IT managers for some time will be cobbling together software to get the performance they want.
The world of the virtualized data center is going to get increasingly complex. That's in part because, to get the virtual environments they want, IT managers are going to have to mix and match many of the pieces themselves.
Some routine functions, such as mission-critical data backup and recovery, are uncharted waters for early virtualization converts. Both VMware and Citrix Systems offer backup and recovery features, but they're for the virtual machine image itself, not the data being used by the application running inside the VM. Guaranteeing the live data means going to third parties, such as Hewlett-Packard or Marathon Technologies.
At VMware's VMworld in Las Vegas this week, HP will announce that the Zero Downtime Protection feature of its Data Protector product now safeguards data for apps running on VMware ESX virtual machines. It does so by taking periodic snapshots, providing near continuous data protection.
In the physical world, it's often taken for granted that the data is being backed up. In the world of VMs, host servers are so fully utilized that there are few resources left to do data backups, says HP's Jen Tisevich, product marketing manager for Data Protector. The rub: Companies need to use the HP Enterprise Virtual Array storage system to take advantage of the feature.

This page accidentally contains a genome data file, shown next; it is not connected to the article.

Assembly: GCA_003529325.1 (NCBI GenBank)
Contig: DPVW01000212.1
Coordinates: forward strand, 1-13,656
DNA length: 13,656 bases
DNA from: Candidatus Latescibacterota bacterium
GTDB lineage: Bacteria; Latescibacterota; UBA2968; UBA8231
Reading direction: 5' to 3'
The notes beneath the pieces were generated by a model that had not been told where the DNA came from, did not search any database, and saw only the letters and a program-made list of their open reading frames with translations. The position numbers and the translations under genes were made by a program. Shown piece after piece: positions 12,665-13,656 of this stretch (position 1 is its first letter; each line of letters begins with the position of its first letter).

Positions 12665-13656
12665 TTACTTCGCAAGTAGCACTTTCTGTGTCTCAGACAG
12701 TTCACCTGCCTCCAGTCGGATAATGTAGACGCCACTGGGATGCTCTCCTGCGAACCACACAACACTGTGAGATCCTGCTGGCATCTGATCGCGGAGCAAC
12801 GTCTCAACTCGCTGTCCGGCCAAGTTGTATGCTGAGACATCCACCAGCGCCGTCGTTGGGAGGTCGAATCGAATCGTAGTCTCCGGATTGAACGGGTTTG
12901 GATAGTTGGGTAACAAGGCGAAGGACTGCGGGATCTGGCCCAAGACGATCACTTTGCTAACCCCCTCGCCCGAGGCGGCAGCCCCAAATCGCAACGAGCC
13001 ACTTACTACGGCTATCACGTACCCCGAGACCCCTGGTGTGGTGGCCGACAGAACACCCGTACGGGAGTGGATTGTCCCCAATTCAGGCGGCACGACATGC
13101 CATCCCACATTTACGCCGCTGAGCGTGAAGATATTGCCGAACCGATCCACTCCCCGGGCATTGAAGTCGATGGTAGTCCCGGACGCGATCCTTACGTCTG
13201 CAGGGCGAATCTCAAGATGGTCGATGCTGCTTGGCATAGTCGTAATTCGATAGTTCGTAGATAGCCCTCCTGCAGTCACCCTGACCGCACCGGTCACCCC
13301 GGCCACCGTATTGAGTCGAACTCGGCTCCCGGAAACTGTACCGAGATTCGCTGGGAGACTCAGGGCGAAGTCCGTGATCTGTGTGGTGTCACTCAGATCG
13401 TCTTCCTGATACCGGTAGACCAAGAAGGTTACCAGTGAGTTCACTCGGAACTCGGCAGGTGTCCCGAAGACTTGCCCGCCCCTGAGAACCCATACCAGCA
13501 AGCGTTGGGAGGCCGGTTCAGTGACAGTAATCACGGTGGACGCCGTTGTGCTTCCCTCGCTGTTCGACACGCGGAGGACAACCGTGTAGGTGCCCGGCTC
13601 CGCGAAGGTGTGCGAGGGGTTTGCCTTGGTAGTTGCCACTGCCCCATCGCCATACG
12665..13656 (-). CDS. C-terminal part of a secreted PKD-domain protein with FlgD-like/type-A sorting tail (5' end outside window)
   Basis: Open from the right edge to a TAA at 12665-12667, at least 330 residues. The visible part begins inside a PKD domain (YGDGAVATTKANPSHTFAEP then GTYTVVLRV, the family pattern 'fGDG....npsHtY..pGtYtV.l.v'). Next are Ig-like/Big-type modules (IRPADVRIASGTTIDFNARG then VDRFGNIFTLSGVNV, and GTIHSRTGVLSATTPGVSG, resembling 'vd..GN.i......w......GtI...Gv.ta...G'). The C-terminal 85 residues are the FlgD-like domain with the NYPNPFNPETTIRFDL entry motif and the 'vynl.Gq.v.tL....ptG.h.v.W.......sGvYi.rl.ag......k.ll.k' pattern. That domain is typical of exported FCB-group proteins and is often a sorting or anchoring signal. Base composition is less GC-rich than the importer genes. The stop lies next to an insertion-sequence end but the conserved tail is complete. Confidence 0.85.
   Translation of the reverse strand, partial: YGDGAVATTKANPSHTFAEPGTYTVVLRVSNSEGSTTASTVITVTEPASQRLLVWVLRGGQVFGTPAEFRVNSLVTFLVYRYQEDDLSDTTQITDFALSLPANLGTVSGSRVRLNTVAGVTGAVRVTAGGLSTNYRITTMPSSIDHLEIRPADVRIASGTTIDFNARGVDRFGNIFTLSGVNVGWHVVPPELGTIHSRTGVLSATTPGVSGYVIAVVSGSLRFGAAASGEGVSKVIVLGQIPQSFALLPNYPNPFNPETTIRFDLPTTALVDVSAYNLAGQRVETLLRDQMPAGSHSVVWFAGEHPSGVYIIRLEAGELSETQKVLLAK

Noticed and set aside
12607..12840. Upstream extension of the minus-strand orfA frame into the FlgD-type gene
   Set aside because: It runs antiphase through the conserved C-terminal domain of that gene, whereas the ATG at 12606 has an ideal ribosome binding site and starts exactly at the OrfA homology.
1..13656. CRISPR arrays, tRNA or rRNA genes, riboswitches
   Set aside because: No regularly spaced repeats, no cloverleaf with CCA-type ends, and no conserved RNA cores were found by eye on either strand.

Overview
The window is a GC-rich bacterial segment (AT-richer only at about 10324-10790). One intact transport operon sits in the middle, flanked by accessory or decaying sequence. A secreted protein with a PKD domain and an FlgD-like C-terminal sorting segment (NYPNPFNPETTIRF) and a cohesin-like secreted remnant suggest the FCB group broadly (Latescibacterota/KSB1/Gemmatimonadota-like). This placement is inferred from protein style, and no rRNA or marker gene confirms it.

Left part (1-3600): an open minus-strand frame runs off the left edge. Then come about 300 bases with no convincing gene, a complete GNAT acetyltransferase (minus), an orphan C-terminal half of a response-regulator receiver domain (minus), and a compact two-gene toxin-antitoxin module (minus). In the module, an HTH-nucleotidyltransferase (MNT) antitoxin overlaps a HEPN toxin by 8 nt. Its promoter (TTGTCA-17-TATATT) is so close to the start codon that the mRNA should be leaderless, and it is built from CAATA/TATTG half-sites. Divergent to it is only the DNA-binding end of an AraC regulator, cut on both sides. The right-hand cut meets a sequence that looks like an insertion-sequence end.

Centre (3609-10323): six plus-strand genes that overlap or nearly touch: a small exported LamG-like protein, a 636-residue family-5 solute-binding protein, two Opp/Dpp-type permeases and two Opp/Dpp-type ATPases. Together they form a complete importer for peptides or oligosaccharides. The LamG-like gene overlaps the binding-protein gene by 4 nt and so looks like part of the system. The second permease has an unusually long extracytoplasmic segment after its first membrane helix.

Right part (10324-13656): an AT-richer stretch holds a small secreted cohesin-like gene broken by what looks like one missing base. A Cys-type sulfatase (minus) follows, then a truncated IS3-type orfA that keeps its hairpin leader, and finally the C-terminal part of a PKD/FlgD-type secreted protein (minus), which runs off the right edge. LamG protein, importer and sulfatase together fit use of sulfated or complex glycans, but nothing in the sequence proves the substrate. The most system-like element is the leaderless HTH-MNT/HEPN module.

HP is just one of the vendors that's adding value--and complexity--to the consolidated, virtualized server. At VMworld, Citrix will announce version 5 of its XenServer hypervisor. To achieve 99.999% availability, XenServer 5 can be combined with Marathon's EverRun high-availability product for application failover and data preservation while running VMs, says Simon Crosby, CTO of Citrix's XenSource division. But you need to be a XenServer 5 Enterprise- or Platinum-level customer for the two to work together.
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Want virtual machines in different locations, spreading risk while combining resources? Sun Microsystems is folding a Web server into its xVM server hypervisors so they may be managed remotely through a browser window. Companies could generate an internal cloud data center through such virtualized resources, says Steve Wilson, VP of xVM. An agent in xVM can contact Sun's Ops Center management software, which will provision VMs, assign workloads, then return them to storage in a remote location.
Some complexities are just starting to surface. If you're considering managing lots of virtual machines as a virtual data center, and operating under a service-oriented architecture, what might that mean for your services to partners and customers? Part of the application is in a VM on one server, part on another. In a virtual world, how do you get a consolidated view of an enterprise application?
Nobody's talking about that yet, with the possible exception of little-known, 2-year-old BlueStripe, whose FactFinder product is designed to discover and map dependencies of SOA-type applications in VMs, then present a consolidated view of application performance. In its first iteration, it only tracks application pieces running in VMware virtual machines.
The big vendors are starting to tout their management software's ability to manage VMs from multiple vendors. But to get all they want, from backup to visibility, IT managers for some time will be cobbling together their own combinations.
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